According to a white paper published by the Access Space Alliance (ASA), a small satellite industry association, a lack of available funding sources is holding back European space companies, while supply shortages and price increases threaten to disrupt the industry’s post-pandemic recovery. The European Union (EU) has been increasing funding for the sector, lately approving the largest-ever budget for its space program, $17.3 billion (€14.88 billion) for 2021-2027.
However, Betty Bonnardel, ASA’s founder and board member, said European space entrepreneurs have numerous hurdles in attracting private and public investments, which are still greater in the United States and other markets beyond Europe. “Financing is one thing; increasing investment is crucial, but you also need to make it easier for small businesses to get that funding,” Bonnardel stated in an interview.
“If you have a small business that needs to sift through a lot of initiatives to find funds, or apply for a financing scheme with a very low possibility of success, it renders their life very tough since it is time-consuming and adds an added risk.” It all comes down to striking the appropriate balance.”
The ASA white paper makes several recommendations, including establishing a website that provides access to all the European public financing instruments, including those from the European Space Agency and the European Union, similar to what has been done in the United States. In order to synchronize the time and breadth of investments between private and public institutions, more innovative funding approaches are also required, according to Bonnardel.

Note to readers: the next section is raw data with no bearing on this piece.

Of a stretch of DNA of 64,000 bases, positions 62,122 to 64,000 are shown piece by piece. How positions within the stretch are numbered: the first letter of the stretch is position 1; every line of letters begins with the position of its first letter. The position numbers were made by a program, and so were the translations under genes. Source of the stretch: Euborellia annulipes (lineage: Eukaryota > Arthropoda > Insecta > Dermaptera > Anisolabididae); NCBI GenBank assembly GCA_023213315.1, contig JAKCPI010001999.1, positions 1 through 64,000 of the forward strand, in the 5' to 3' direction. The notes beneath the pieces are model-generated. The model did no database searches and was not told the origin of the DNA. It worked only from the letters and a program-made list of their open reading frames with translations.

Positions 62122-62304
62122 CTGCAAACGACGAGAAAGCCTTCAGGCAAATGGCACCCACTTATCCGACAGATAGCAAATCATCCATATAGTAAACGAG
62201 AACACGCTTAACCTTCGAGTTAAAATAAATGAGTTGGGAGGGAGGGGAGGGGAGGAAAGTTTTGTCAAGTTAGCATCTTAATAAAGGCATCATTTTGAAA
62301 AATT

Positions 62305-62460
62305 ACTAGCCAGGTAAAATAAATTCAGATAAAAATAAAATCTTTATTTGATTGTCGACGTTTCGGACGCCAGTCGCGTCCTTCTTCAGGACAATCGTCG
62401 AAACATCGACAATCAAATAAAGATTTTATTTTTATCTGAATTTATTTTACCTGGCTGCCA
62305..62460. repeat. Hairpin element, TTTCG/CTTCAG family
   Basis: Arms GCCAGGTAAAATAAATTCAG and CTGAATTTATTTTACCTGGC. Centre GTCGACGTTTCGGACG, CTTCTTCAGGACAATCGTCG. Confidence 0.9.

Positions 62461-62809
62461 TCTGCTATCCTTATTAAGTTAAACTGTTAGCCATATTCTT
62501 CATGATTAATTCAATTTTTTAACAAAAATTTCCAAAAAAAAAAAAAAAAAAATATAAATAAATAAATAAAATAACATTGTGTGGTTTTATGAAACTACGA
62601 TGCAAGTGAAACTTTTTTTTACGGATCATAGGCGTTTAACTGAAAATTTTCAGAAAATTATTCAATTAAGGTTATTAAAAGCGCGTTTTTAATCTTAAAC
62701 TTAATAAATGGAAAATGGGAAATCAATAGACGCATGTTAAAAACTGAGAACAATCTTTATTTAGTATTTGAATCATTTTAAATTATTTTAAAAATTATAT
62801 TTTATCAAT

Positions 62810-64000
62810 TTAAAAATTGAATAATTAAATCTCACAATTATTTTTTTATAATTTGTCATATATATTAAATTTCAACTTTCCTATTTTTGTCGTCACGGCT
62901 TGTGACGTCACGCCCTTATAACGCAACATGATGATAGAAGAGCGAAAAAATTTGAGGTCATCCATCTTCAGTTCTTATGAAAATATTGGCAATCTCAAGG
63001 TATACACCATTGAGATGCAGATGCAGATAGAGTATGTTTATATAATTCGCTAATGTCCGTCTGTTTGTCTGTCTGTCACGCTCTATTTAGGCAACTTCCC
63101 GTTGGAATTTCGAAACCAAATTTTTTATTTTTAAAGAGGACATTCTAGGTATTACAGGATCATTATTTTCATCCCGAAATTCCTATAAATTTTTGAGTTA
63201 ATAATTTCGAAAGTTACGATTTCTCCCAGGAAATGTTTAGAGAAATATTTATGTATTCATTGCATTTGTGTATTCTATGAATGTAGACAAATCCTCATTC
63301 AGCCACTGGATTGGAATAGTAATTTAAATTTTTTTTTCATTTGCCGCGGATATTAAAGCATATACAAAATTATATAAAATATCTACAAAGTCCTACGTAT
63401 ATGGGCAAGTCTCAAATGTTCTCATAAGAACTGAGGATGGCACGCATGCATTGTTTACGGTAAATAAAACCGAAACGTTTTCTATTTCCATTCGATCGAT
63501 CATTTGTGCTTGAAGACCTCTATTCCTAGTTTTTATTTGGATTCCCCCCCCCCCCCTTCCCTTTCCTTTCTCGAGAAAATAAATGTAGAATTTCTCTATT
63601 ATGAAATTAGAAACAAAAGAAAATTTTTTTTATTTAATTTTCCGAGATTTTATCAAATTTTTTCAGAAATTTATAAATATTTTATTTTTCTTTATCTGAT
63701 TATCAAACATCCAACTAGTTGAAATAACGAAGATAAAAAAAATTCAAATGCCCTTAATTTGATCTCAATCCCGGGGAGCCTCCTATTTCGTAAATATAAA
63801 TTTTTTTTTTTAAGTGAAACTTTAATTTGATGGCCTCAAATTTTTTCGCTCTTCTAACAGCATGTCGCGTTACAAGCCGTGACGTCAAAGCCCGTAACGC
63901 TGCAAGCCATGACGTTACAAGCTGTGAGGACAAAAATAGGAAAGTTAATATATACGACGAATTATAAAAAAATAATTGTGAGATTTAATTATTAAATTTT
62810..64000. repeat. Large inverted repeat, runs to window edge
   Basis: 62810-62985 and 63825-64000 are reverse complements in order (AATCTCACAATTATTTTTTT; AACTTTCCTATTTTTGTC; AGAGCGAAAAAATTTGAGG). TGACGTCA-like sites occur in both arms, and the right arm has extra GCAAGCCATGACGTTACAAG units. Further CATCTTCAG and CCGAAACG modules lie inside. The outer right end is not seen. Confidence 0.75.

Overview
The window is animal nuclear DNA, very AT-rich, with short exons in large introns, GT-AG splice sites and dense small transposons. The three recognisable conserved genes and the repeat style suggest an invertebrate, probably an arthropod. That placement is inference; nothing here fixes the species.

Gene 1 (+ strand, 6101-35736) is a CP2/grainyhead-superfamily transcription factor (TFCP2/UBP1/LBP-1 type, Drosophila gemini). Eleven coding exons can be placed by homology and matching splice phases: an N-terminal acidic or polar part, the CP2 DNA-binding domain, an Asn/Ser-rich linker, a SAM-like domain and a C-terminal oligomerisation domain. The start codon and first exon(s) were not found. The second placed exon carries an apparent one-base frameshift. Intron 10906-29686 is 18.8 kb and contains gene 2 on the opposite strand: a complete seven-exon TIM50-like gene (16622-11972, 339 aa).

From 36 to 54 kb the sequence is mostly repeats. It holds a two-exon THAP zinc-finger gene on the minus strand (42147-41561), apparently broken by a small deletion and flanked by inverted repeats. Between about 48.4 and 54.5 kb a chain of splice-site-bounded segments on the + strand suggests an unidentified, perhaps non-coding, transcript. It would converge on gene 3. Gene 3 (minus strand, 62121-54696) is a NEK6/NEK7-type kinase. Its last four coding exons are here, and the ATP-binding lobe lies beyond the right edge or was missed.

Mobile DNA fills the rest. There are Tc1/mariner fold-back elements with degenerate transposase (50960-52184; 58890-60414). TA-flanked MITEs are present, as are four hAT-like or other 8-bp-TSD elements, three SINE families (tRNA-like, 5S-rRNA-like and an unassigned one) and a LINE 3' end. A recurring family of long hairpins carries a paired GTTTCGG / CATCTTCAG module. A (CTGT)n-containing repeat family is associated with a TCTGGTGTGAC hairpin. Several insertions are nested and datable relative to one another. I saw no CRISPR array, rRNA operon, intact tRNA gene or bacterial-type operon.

According to the white paper, space entrepreneurs in Europe frequently lack the client contracts they require to keep their firms afloat until they can produce revenue. For companies, early pledges from potential government clients can serve as a vital link between research and sales. According to the white paper, however, there is a scarcity of space for public-private partnerships (PPPs) and structures that allow public bodies to function as anchor consumers in Europe. Existing support systems are likewise geared at achieving short-term growth objectives.
The white paper continues, “There are little synergies in respect of public and private tools, defense and civil, space and non-space industries, and nearly no synchronization in respect of the timing of such expenditures.” More synergistic PPPs, according to Bonnardel, would help increase investor demand and speed these enterprises by more effectively sharing risk while also playing to Europe’s strengths. “With such a huge continent and an open market, there’s a possibility to gain a lot more government customers,” she said.
Low chances of success for public assistance programs in Europe, on the other hand, risk compromising their validity and discouraging future applicants. According to the white paper, the last advanced grant success rate in Europe’s Horizon 2020 research and innovation project was around 8%, while the success rate in the EIC (European Innovation Council) 2021 accelerator initiative is less than 3%.